Thailand is a country in Southeast Asia. It borders Myanmar to the north, Laos to the northeast, Cambodia to the east, Malaysia to the south, and with 1,650 kilometers of coastline along the Gulf of Thailand, where it meets with the Andaman Sea.
Thailand is a strange, beautiful, and odd country. If you don’t believe us, keep reading because we are going to show you 20 of the “most” interesting facts about Thailand.
1. Thailand is Renowned for its Delicious Food
Thai food is well known around the world for its delicious flavors and variety of herbs and spices used to create each dish! The most popular dishes include Pad Thai (a stir-fried noodle dish made with tamarind sauce), Tom Yum Goong (a spicy seafood soup), Som Tam (green papaya salad), and many more!
2. Thailand is home to the Largest Buddhist Temple in the World
The Wat Phra Kaeo is also known as the Temple of the Emerald Buddha and was built in 1785 during the reign of King Rama I. It houses a 21-meter tall gilded statue of Buddha. 
3. Thailand Houses Some of World’s Most Beautiful Beaches
Some of Thailand’s best-known beaches include Pattaya, Ko Samui, and Phuket, but there are many more where you can relax in beautiful surroundings without paying through the nose for sun cream and cocktails – such as Koh Lipe in southern Thailand or Koh Kood in Trat province on the Gulf Coast.
If you’re after something a little less touristy, try the islands off Koh Samui or Ko Tao in the Gulf of Thailand – they’re still very popular but have fewer visitors than other beach destinations like Phuket or Ko Phi Phi Le (aka “James Bond Island”).
4. The Thai People Are a Mixture of Different Races and Cultures
The majority of the population comprises ethnic Thais, who are related to the Khmer and Lao peoples. A large minority of Thai people have Chinese ancestry, and there are also many Malay Muslims in southern Thailand.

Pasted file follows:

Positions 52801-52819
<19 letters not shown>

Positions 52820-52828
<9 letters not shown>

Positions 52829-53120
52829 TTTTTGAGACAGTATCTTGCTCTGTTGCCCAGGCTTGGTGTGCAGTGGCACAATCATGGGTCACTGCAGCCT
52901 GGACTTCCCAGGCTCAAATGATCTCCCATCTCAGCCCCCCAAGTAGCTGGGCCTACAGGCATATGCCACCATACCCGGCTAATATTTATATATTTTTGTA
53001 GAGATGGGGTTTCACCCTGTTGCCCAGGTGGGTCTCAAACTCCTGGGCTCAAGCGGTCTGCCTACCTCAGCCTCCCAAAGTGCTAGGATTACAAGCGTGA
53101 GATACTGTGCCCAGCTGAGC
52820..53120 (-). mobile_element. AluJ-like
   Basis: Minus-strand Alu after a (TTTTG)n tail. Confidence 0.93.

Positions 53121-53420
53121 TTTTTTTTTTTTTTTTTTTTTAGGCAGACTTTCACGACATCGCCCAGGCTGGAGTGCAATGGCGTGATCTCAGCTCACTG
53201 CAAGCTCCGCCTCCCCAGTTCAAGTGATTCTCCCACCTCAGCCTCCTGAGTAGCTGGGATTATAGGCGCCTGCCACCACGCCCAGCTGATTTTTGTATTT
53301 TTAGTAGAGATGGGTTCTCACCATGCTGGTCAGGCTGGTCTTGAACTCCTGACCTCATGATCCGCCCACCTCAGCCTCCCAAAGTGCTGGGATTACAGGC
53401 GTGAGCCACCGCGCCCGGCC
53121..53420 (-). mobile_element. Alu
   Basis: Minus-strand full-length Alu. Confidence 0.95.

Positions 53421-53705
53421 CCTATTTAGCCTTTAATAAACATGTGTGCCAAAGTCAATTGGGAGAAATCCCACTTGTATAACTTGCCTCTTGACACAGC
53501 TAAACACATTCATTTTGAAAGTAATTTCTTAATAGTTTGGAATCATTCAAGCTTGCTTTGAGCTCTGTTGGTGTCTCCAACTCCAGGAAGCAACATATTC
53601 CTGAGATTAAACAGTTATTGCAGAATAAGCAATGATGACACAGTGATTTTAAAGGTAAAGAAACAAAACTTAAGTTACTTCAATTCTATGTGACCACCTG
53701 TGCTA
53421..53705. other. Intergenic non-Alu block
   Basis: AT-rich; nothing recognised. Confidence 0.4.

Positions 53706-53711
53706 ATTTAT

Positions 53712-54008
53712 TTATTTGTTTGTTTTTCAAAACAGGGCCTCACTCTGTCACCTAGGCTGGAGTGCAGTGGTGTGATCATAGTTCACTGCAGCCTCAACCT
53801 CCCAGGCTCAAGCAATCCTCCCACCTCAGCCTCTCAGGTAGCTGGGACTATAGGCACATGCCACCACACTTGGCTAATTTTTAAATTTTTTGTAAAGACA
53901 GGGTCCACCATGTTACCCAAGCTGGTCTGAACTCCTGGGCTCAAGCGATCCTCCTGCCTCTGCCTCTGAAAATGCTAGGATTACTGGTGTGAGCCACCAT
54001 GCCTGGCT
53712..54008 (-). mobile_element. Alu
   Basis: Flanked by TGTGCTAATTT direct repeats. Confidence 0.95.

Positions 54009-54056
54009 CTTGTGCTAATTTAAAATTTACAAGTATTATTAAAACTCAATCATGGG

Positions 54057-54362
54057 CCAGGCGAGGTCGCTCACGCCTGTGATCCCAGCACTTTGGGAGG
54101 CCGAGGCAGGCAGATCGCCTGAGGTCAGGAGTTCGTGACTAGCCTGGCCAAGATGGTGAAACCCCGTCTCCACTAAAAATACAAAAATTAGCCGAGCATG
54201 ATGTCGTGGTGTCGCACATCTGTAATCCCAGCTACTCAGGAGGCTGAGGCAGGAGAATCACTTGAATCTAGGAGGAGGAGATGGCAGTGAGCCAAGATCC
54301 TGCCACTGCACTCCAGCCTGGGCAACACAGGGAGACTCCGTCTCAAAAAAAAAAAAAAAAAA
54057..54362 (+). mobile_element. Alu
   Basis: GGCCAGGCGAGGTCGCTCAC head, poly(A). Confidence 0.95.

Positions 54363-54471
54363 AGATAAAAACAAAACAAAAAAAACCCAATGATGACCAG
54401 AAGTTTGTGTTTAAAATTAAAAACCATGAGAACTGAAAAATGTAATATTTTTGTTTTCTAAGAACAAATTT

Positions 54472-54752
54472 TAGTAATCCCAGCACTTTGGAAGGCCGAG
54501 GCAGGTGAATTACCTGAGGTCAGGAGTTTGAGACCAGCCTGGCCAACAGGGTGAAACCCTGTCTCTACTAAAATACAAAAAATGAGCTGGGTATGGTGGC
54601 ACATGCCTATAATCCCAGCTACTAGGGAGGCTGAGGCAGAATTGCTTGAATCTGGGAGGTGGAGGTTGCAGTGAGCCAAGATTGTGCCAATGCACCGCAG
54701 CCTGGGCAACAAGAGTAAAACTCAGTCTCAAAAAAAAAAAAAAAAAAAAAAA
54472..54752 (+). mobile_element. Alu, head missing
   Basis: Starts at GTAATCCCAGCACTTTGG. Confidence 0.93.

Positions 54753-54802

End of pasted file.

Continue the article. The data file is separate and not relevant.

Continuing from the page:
5. Sacrifices Made while Making “Bridge over the River Kwai”
The Bridge over the River Kwai is a famous landmark in Thailand. It was featured in the 1957 film “The Bridge over the River Kwai” and more recently in the 2000 film “The Beach,” based on the novel by Alex Garland. It is located near Kanchanaburi and is a part of the Burma-Siam railway. Around 80,000 to 100,000 people died in its construction. 
6. The National Symbol of Thailand
The national symbol of Thailand is the Garuda (bird-like creature), which appears as an ornament on many Thai coins, banknotes, official seals, and insignia of state agencies. It is also portrayed in literature, art, and architecture throughout the country.
7. The Introduction of Buddhism in Thailand
Buddhism was first introduced to Thailand by King Asoka in Patalilbutta City in the 3rd century BC. King Asoka sent monks out of the country to learn about and teach others about Buddha’s teachings. While other monks were learning and teaching, two monks stayed behind in Thailand to continue Asoka’s mission. 
8. Thailand is also known as “The Land of Smiles.”
Thailand is the land of smiles because its people are very friendly and welcoming. It is also known as the land of smiles because it has a distinct culture and traditions that make it unique from other countries in Southeast Asia. 
9. The Most Important Buddhist Holiday
The most important Buddhist holiday is Visakha Bucha Day. In Thailand, Visakha Bucha Day is celebrated with religious observances and festivities. On this day, three important incidents occurred during the lifetime of Buddha. 
10. The Longest River in Thailand
The longest river in Thailand is the Mae Klong River which runs for 280 kilometers from the central plains up to Kanchanaburi Province in western Thailand before flowing into the Gulf of Thailand at Sattahip District near Pattaya City, Chonburi Province.